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Marc Haegeman

"Not Strictly Rubens" by the Royal Ballet of Flanders, Belgi

30 posts in this topic

just as an aside, i know nothing of this man as a choreographer (except the amusing reviews i've read above...) but i believe this is the same Marc Bogaerts, who was extremely well-received as a guest teacher in sydney and melbourne, a few years ago, with a system (his own, i believe) for teaching ballet dancers to move in more 'contemporary' ways - (no i don't mean destroying ballet - i mean improving their ballet, and their employability, with an approach to teaching contemporary class which was much admired by other teachers.) i wasn't there - i can only report what i heard from reliable sources. :)

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Grace, it is definitely the same Marc Bogaerts who worked among others at the Australian Conservatory of Ballet, teaching his system, which is allegedly based on a combination of Vaganova and Limon. Bogaerts is said to be convinced that modern dance technique dangerously stagnated since the disappearance of Limon and Graham, and therefore devised his own to save it all. Shame it didn't save him.

Thanks, Beckster, that's about the "Romeo and Juliet" cast we had last December. What did you think of Sunal as Juliet?

Anybody else who saw them?

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thanks marc.

i'd be inclined to agree with him, re the absence from view of technical development in contemporary dance, since the phase/era/stage of graham & limon. i wish i had seen this method of his, because its underlying principles make sense to me. thanks for confirming that.

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I'm not very good at reviews I'm afraid. I always want to write something intelligent and insightful and end up saying something like "I didn't like Romeo's hair much".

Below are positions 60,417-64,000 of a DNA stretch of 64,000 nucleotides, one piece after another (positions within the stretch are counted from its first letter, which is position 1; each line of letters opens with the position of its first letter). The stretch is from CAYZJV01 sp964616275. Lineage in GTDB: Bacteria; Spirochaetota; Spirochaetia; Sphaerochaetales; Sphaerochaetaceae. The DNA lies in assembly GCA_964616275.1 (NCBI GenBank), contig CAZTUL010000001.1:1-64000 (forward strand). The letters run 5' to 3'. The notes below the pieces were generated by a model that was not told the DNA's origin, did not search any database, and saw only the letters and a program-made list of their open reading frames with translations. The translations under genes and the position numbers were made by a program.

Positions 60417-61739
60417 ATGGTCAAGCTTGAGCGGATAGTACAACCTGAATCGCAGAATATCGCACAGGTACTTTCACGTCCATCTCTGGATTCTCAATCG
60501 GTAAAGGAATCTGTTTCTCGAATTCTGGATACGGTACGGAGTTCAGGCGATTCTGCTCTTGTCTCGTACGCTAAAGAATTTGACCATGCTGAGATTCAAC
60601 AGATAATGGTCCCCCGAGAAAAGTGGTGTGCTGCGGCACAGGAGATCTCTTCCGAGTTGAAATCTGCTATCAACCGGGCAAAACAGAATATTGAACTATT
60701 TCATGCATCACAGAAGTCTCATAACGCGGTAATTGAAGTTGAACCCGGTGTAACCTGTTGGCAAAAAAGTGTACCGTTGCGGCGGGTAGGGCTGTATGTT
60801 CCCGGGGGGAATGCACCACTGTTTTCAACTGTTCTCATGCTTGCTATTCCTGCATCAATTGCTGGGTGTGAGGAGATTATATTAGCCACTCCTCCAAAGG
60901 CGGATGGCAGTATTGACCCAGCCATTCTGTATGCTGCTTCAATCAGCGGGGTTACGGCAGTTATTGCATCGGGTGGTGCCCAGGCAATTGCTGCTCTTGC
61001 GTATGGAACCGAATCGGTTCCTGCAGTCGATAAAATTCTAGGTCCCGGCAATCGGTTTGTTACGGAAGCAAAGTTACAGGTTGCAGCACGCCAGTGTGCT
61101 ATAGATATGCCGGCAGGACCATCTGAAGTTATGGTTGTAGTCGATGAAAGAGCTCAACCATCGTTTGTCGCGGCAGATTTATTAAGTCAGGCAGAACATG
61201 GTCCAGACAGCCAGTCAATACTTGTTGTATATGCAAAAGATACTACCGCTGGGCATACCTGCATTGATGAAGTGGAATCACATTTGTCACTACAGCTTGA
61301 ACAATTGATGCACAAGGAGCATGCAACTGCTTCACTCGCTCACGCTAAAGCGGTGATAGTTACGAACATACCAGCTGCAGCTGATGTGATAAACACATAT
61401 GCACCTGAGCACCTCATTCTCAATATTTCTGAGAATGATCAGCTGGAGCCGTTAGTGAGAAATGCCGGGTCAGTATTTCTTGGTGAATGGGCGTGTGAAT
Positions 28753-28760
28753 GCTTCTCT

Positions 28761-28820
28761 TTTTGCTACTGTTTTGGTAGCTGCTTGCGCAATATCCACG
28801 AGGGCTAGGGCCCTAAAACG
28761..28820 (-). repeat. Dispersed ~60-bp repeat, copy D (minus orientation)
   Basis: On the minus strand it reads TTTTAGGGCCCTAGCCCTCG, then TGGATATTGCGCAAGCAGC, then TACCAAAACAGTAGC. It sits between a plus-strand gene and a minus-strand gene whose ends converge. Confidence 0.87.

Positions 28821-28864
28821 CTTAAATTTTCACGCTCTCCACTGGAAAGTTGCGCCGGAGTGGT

Anyway. Juliet. I liked her, but she hasn't stuck in my mind the way the three men have. She was so tiny, and quite convincing in the part. And she danced very well, there was nothing I can put my finger on, but she didn't make me go "wow". I can't actually remember anything about her that stood out for me. I guess I noticed the choreography more than the dancer - is that weird?

I will say that one thing I liked about this version of the ballet was that Juliet wakes up after Romeo takes the poison but before he dies - it makes it more poignant when they realise what's happened.

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Beckster, your description of Aysem Sunal is completely what I see... and not see in her. She's a good dancer, tiny indeed : must be heavenly for her partners who need to lift her ;) but....she never makes me go 'Wow', to use your words ! She can be completely blank. Your interpretation that you noticed the choreography more than the dancer, isn't a surprise to me !

Jeroen Hofmans and Alain Honorez, both come from the company's school. Hofmans must be known by NYCB-fans, he's been a soloist there for a couple of years.

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